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Lohan's 'Luck' is mostly bad

Just My Luck
Directed by: Donald Petrie
Written by: I. Marlene King and Amy Harris
Starring: Lindsay Lohan, Chris Pine, Faizon Love, Tovah Feldshuh
At: Boston Common, Fenway, suburbs
Running time: 103 minutes
Rated: PG-13 (brief sexual reference)

Wondering when a 19-year-old is going to stop acting like a teenager and start acting like a woman seems unfair. I mean, can't a girl dance on a table for a few more minutes?

But if the 19-year-old is Lindsay Lohan, 20 can't come soon enough. By then, we can hope that Lohan will have outgrown her contractual obligation to appear in junk like ''Just My Luck."

This mangy comedy only demonstrates that Lohan's star power is too bright for falling into mounds of mud, rooting around in cat litter for a contact lens, and getting punched out by a roughneck jailbird, as she does here.

Lohan plays Ashley Albright, one of those entitled Manhattan girls with a walk-in closet the size of most studio apartments. Everything she does is perfect. Elevators bearing hot young male heirs appear at her convenience. Chris Carmack plays one such hottie, who claims to be the son of a Boston Celtics owner and flies her in his private copter to a game.

But in a single night Ashley's charmed life vanishes when she makes out with a nerdy klutz named Jake (Chris Pine) who suffers nothing but misfortune in attempts to win a record deal for the band he manages.

What anyone could have predicted -- even a hammy Tovah Feldshuh as the movie's Russian fortune teller -- is that the formulaic story would turn out be a variation on Lohan's big hit ''Freaky Friday." Only this switcheroo lets the victims kiss a lot.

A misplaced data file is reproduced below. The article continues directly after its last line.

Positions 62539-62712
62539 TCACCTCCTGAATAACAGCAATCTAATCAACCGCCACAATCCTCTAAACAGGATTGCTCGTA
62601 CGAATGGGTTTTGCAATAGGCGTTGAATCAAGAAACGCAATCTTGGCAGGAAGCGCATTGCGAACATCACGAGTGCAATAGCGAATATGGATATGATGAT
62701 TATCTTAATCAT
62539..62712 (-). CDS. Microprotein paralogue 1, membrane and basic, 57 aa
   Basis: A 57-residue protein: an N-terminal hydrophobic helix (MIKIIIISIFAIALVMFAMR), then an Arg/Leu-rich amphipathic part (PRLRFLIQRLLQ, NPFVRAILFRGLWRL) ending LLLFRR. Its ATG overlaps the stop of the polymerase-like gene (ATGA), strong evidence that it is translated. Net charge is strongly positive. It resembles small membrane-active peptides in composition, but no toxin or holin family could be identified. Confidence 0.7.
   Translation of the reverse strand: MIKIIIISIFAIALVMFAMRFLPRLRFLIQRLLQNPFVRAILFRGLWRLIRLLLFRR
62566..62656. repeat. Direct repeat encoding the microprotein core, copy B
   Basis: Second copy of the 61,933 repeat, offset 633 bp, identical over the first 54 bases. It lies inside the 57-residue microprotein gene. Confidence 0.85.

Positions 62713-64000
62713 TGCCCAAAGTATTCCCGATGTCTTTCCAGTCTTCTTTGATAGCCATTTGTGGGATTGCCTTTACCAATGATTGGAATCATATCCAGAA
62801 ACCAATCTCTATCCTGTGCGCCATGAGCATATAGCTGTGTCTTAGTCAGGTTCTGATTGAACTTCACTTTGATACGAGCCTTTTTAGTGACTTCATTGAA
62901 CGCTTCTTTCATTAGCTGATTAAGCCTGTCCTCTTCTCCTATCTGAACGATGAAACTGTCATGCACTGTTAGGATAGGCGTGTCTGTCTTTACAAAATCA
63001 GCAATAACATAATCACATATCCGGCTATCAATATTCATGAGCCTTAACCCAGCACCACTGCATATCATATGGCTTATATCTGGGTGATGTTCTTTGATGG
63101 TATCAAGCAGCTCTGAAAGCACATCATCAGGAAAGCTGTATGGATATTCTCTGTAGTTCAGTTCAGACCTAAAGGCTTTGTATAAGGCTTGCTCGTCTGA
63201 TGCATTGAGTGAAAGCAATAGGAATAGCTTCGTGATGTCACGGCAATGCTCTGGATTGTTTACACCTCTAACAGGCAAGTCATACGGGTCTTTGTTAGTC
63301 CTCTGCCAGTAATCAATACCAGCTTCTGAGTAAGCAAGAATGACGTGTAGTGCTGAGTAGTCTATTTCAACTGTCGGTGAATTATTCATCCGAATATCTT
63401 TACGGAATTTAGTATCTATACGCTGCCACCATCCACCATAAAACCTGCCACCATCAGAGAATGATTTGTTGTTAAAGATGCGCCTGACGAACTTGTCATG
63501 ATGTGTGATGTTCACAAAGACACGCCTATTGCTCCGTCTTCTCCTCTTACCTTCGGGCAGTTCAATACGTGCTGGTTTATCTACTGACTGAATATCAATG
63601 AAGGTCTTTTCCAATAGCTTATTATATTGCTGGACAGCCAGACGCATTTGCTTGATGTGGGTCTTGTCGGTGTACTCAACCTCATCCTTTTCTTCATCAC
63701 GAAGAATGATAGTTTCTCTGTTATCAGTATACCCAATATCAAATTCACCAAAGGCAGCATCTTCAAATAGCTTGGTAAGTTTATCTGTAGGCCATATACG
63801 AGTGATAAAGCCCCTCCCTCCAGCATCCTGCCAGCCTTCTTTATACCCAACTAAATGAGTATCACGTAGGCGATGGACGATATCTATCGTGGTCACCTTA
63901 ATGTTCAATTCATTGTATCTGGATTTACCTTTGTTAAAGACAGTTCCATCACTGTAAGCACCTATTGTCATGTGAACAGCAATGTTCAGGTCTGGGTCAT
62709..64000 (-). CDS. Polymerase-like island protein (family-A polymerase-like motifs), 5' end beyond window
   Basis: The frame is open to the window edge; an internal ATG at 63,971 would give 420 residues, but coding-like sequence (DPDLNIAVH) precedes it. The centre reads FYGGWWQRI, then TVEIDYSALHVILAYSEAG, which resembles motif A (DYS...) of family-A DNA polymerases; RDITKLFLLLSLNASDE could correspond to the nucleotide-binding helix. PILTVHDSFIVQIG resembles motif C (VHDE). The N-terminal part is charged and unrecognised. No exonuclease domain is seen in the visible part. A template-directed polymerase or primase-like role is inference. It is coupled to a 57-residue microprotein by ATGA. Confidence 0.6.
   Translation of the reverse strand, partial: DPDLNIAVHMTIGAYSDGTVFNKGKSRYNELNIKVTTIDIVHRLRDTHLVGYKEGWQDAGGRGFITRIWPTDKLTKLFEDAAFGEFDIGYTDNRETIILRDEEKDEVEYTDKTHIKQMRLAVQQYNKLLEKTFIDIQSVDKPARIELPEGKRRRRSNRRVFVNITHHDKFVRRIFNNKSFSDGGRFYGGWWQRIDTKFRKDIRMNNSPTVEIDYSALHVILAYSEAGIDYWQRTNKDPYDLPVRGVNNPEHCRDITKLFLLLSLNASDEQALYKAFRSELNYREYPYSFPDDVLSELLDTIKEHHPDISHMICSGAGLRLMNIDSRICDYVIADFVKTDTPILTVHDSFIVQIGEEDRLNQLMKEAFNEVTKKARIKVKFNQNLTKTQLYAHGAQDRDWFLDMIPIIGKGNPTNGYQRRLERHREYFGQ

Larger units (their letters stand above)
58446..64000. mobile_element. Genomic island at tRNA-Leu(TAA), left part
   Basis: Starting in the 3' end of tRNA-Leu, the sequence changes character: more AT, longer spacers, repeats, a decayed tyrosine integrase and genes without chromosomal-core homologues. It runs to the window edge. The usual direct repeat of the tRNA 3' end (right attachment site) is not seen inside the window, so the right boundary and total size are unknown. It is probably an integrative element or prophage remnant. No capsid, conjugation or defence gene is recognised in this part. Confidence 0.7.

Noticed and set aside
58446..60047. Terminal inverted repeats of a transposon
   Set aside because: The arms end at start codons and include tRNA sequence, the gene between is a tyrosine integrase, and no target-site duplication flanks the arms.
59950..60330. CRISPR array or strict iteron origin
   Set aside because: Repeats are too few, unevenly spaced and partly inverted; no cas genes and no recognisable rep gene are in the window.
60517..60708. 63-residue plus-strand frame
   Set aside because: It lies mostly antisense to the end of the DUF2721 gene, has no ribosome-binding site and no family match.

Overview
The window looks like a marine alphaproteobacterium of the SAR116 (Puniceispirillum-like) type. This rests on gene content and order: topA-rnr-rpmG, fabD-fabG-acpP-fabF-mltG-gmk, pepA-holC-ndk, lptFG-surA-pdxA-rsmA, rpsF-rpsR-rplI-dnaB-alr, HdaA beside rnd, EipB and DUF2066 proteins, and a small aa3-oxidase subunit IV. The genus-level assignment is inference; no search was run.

There is a humongous flaw in all of this: When these two meet again after their fortunes have flipped, Jake demonstrates no memory of their magical smooch. Most guys would consider this kiss an excuse never to wash their mouths again.

Even by the haphazard standards of his ''Miss Congeniality" and ''How to Lose a Guy in 10 Days" director Donald Petrie seems bored here. Maybe it's because the script, by I. Marlene King and Amy Harris (a former ''Sex & the City" writer), is full of wearisome pratfalls and dialogue that's eager to name drop. (OMG, Sarah Jessica Parker totally lives in Ashley's building!) But, sadly, that's to be expected nowadays in Hollywood movies aimed at MySpace cadets.

What's truly depressing about ''Just My Luck" is how musically wrong-footed it is. Ashley is a peon at a big PR firm, and a bash she throws wins her a promotion. But someone should hang the DJ. All he plays is the kind of anonymous trance music that you'd expect to hear at a tweaked-out Dutch disco, not at a function for a record label whose president (Faizon Love) is like Damon Dash in Suge Knight's body and ''L.A." Reid's clothes. Where's the Lil Jon? Where's the Rihanna? Heck, where's the Fall Out Boy?

As it happens, ''Just My Luck" is secretly a commercial for McFly, the rock quartet Jake manages. It's a real band from England pinning its hopes for American success on this movie. (Good luck.) Jake tells the record mogul they're a cross between the early Beatles and blink-182. It's a heartbreaking moment because you know what he means, and it doesn't sound appealing at all.

Fortunately, Lohan doesn't have to feign interest in McFly's earnest, sugarcoated whining. But she does have to slide around in a mess of soap suds. Why she agreed to front a movie tailor-made for Hilary Duff or the Olsens is a mystery. But I'm willing to look on the bright side and hope that a 20-year-old Lohan will graduate from teen dreck and remember ''Just My Luck" as a high-paying commencement exercise.

Wesley Morris can be reached at

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